Add Sparkle to Your Meditation! A DIY Cement Project
When you're trying to start a new practice or revitalize an existing one, it can be more fulfilling when you incorporate something you've created with your own hands. Candle-lighting for a lot of ceremonies and meaningful events is nothing new. We love the mystical qualities of the candle flame and lighting one with intention seems to imply we're devoted to our act. This holds true for a few moments we take out of our day to give to ourselves in the form of meditation. A holder you've made yourself simply makes things extra special.
The simple act of lighting a candle is also a little switch you hit on your mind to tell it it's time to get ready to meditate and this act alone usually begins to slow your heart rate. I love little flames because they remind me of the little light within—this little light of mine.
Whether you're new to or well experienced with meditation, I want to let you know about the app called Insight Timer. My friends are sick of hearing me talk about this app, but I really love it and because I love you, I have to at least let you know about it. If it's not right for you, no worries. Here is what I love about it.
- You can use it as a timer, set to any length of time. (I've used this for as little as two minutes and as many as 20.) You can listen to silence or to a number of lovely background sounds. My favorites are Moonlight, Zen Guitar, Raindrops and occasionally Angel Choir. You can also add as many interval bells as you like, which I think is really cool because I'm currently using a practice that divides my 20-min session into four segments—a different focus for each.
- You can search from over 5,000 guided meditations! You can search by keyword or category and always find the topic/focus you're in need of. A bookmark feature allows you to save meditations that sound interesting to you, but which you may not want to listen to at that time.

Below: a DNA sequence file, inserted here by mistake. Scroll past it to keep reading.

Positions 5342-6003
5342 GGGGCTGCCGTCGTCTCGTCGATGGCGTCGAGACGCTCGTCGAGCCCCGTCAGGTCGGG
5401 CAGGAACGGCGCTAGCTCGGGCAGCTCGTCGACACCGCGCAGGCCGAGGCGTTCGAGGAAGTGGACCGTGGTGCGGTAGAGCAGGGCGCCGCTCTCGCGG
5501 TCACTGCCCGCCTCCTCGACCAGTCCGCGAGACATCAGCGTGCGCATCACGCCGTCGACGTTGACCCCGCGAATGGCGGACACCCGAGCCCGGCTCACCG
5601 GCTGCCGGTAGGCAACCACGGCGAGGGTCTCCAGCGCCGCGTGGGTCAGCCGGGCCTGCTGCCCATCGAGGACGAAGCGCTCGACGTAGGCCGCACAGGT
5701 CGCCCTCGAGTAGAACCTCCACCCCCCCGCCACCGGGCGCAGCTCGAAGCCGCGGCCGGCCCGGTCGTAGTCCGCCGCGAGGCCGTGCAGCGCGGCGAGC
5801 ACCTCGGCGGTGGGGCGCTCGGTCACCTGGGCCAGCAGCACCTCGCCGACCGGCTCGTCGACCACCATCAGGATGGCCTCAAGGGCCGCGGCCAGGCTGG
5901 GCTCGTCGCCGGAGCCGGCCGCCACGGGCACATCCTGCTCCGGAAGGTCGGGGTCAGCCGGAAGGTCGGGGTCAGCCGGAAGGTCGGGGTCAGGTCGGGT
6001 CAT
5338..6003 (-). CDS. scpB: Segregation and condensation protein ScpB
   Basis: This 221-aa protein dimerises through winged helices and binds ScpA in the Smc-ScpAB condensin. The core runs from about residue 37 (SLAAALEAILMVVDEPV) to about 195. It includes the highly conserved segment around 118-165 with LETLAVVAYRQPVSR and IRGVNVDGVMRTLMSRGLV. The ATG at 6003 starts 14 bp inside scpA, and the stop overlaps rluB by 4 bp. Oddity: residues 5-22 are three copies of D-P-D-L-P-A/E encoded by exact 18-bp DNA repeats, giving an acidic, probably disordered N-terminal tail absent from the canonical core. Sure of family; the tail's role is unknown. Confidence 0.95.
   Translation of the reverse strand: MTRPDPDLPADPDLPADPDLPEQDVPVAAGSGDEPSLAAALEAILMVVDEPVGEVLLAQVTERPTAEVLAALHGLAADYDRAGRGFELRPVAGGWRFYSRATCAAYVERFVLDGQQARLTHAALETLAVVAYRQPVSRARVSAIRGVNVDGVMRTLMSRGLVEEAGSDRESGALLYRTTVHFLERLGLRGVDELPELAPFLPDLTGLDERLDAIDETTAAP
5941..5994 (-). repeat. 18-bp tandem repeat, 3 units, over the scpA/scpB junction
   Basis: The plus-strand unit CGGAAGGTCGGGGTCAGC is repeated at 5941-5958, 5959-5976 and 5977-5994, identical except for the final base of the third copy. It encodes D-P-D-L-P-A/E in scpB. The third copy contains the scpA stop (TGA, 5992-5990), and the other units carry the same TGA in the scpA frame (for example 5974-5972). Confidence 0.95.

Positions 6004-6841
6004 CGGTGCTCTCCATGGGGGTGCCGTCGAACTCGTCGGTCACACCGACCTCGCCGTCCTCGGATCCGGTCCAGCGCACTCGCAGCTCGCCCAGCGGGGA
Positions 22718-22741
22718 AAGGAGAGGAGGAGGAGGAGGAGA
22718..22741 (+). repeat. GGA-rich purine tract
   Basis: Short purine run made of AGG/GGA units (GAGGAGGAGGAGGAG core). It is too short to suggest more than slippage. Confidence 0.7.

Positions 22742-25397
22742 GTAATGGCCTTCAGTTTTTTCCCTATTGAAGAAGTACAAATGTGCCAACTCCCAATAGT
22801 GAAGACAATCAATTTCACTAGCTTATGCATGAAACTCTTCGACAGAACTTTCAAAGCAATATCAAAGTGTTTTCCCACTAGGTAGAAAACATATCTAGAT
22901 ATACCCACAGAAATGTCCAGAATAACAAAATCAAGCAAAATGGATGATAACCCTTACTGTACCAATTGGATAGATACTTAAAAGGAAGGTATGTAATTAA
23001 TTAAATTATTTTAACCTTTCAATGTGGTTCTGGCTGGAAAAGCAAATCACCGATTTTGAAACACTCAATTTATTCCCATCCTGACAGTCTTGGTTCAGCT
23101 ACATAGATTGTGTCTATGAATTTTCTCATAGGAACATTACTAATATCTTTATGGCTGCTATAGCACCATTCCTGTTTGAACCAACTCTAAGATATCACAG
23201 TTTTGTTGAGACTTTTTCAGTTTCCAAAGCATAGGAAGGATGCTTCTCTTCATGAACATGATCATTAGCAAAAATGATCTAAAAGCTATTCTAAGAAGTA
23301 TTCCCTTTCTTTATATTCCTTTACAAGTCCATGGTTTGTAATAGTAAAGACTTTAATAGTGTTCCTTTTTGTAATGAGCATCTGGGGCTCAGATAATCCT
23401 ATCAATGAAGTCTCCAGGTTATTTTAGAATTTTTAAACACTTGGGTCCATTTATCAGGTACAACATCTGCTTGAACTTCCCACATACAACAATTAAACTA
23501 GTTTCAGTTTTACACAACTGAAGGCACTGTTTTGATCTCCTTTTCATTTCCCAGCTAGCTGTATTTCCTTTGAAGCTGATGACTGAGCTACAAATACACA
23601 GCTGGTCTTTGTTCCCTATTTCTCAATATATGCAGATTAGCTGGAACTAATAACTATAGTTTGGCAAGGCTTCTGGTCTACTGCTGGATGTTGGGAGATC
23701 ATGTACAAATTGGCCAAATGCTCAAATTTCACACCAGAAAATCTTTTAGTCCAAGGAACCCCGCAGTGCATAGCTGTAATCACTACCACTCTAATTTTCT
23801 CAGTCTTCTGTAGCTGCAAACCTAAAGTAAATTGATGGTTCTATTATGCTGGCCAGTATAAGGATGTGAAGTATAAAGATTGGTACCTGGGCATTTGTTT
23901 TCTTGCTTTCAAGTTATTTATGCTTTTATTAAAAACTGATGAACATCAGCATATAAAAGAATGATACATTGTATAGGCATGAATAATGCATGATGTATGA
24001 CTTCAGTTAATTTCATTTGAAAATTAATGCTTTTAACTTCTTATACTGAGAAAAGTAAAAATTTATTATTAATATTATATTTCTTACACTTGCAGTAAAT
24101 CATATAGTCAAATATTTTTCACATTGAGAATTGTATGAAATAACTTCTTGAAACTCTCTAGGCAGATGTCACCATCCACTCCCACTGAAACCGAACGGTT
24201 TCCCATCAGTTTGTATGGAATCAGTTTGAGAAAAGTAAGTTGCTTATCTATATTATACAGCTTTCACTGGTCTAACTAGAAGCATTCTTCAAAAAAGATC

- It keeps track of your sessions and gives you pats on the back for meditating consistent days in a row. Tomorrow will be my 100th day! If you miss a day, it starts over, so I'm very motivated to not loose my milestones.
- You can see who around the globe is meditating at the same time you are and thank others for meditating along with you.
If you do decide to try the app and join the community, feel free to add me as a friend. :-)
OK, let's move on to the project. If you've not worked with cement before, this is a great way to try it out, as this project is small. The metallic leaf embellishment is not mandatory, but it sure is pretty and adds a bit of extra sparkle to your magical moment.
I've always wanted to have a set of small holders of varying heights, so that's why I created three holders in this project. But a single one of these is just as beautiful and powerful, and starting off with just one is a good way to begin playing with cement. So, let's get to it!
What You Need
- artist’s tape, 3/4” (19mm)
- cement (I like All-Crete High Performance Cement)
- cement pigment, optional
- craft glue
- craft knife
- craft sticks
- container of water
- cutting mat
- disposable plastic drinking cups
- dust mask
- masking tape (I use blue painter’s tape)
- metal ruler
- metallic leaf products (I used Mona Lisa brand by Speedball):
- Simple Leaf (I used silver)
- adhesive sizing
- needle-nose plier
- paintbrush, inexpensive
- plastic bowl, dedicated to mixing cement
- sandwich bag
- scrap cardboard, such as a cereal box
- spray adhesive or glue stick
- tea light
- waxed paper
- wet sandpaper, extra fine (600 grit)
A note about cement: